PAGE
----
Vous êtes sur la page 1sur 2

Resolution of Vectors into Rectangular Components

To break a vector, ~v , into rectangular components means to break them into


x and y (or horizontal and vertical components).

The horizontal and vertical compo-


nents of ~v are normally expressed as
v~x and v~y respectively. The vector ~v
is always the sum of its components,

~v = v~x + v~y .

In order to solve for the magnitudes of v~x and v~y we must use trigonometry
for right angled triangles.

Example 1.1. Find v~x and v~y for the vector in the following diagram.

Since we have a right angle triangle,


vx vy
cos 65◦ = sin 65◦ =
28N 28N
⇒ vx = cos 65◦ · 28N vy = sin 65◦ · 28N

⇒ v~x = 11.8 N [Right] ⇒ v~y = 25.4 N [Down].

By breaking vectors into their rectangular components, we can add vectors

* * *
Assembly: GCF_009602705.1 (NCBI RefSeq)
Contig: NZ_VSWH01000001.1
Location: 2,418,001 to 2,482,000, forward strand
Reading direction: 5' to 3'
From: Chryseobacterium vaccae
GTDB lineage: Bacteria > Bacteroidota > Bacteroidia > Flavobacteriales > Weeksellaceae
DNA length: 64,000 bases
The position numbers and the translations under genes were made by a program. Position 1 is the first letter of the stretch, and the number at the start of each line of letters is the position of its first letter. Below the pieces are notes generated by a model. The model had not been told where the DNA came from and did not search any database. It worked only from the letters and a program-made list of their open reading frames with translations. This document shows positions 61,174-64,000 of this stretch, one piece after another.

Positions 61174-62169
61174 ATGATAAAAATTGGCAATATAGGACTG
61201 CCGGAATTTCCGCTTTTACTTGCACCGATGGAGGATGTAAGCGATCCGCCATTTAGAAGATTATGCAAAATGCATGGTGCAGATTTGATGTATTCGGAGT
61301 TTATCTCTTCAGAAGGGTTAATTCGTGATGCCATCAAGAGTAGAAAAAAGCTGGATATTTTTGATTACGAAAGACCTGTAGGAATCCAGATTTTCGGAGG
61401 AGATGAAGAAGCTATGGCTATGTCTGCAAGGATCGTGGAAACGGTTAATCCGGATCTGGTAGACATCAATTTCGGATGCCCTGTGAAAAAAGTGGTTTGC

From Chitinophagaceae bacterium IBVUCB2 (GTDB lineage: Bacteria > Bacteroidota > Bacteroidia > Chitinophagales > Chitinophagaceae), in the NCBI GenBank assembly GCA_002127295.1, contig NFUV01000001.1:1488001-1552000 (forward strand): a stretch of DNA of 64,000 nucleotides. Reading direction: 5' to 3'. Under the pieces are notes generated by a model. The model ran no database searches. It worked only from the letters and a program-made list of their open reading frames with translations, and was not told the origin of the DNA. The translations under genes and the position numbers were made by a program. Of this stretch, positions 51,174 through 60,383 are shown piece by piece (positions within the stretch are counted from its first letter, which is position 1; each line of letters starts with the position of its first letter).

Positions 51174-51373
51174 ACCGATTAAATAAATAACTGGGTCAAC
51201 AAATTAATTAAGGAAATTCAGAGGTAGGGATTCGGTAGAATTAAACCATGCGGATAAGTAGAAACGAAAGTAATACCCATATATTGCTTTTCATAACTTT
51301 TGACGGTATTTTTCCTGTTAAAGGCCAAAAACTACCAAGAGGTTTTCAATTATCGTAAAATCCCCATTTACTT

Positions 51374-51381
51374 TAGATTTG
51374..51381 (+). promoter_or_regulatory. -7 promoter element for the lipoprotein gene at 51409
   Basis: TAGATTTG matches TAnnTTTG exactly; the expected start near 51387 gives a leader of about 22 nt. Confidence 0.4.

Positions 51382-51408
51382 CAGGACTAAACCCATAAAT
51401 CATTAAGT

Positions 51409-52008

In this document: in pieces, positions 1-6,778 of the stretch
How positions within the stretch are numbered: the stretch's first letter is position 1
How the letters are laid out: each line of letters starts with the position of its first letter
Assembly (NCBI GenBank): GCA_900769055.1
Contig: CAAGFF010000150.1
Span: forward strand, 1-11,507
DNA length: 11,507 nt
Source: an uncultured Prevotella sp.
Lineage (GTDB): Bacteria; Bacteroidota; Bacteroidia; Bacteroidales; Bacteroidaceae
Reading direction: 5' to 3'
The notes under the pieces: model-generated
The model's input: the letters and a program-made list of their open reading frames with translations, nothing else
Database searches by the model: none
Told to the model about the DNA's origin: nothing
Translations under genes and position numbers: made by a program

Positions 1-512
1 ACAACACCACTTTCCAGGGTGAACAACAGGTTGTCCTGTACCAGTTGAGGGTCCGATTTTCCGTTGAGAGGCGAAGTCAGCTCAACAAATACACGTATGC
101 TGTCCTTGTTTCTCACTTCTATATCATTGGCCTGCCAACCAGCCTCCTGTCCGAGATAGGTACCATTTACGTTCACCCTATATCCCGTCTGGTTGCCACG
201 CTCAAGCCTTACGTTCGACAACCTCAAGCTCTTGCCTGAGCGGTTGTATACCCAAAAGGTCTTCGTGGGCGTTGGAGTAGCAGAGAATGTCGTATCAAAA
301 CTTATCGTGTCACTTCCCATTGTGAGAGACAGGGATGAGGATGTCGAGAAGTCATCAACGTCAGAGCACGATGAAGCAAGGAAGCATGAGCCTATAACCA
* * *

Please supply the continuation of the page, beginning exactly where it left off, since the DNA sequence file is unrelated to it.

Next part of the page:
in a new way. This method is very adaptable and useful in cases where the
sine and cosine law methods are cumbersome. It will also be used more
exclusively later in the course.

*Explore the GSP file


VectorAdditionByComponents.gsp

Assign the students questions from the text for them to practice breaking
vectors into components.

Example 1.2. Inclined Plane Example A box weighing 140 N is resting on


a ramp that is inclined at an angle of 20◦ . Resolve the weight vector F~g into
rectangular components that are parallel and perpendicular to the plane.

1
In this case, we must break F~g into
rectangular components as shown in
the diagram on the right. However, in
order to calculate the magnitudes of
the components, we must first deter-
mine the angle θ.

From the next diagram we can see that


x + z = 90◦ since the sum of angles
in a triangle must be 180◦ , but it is
also clear that z + y = 90◦ . Thus,
x = y, and so the angle θ is in fact
the same measure as the angle of the
incline, and θ = 20◦ .

Now to calculate the components, we have that


g// = (140N ) sin 20◦ g⊥ = (140N ) cos 20◦
g// = 48 N g⊥ = 132 N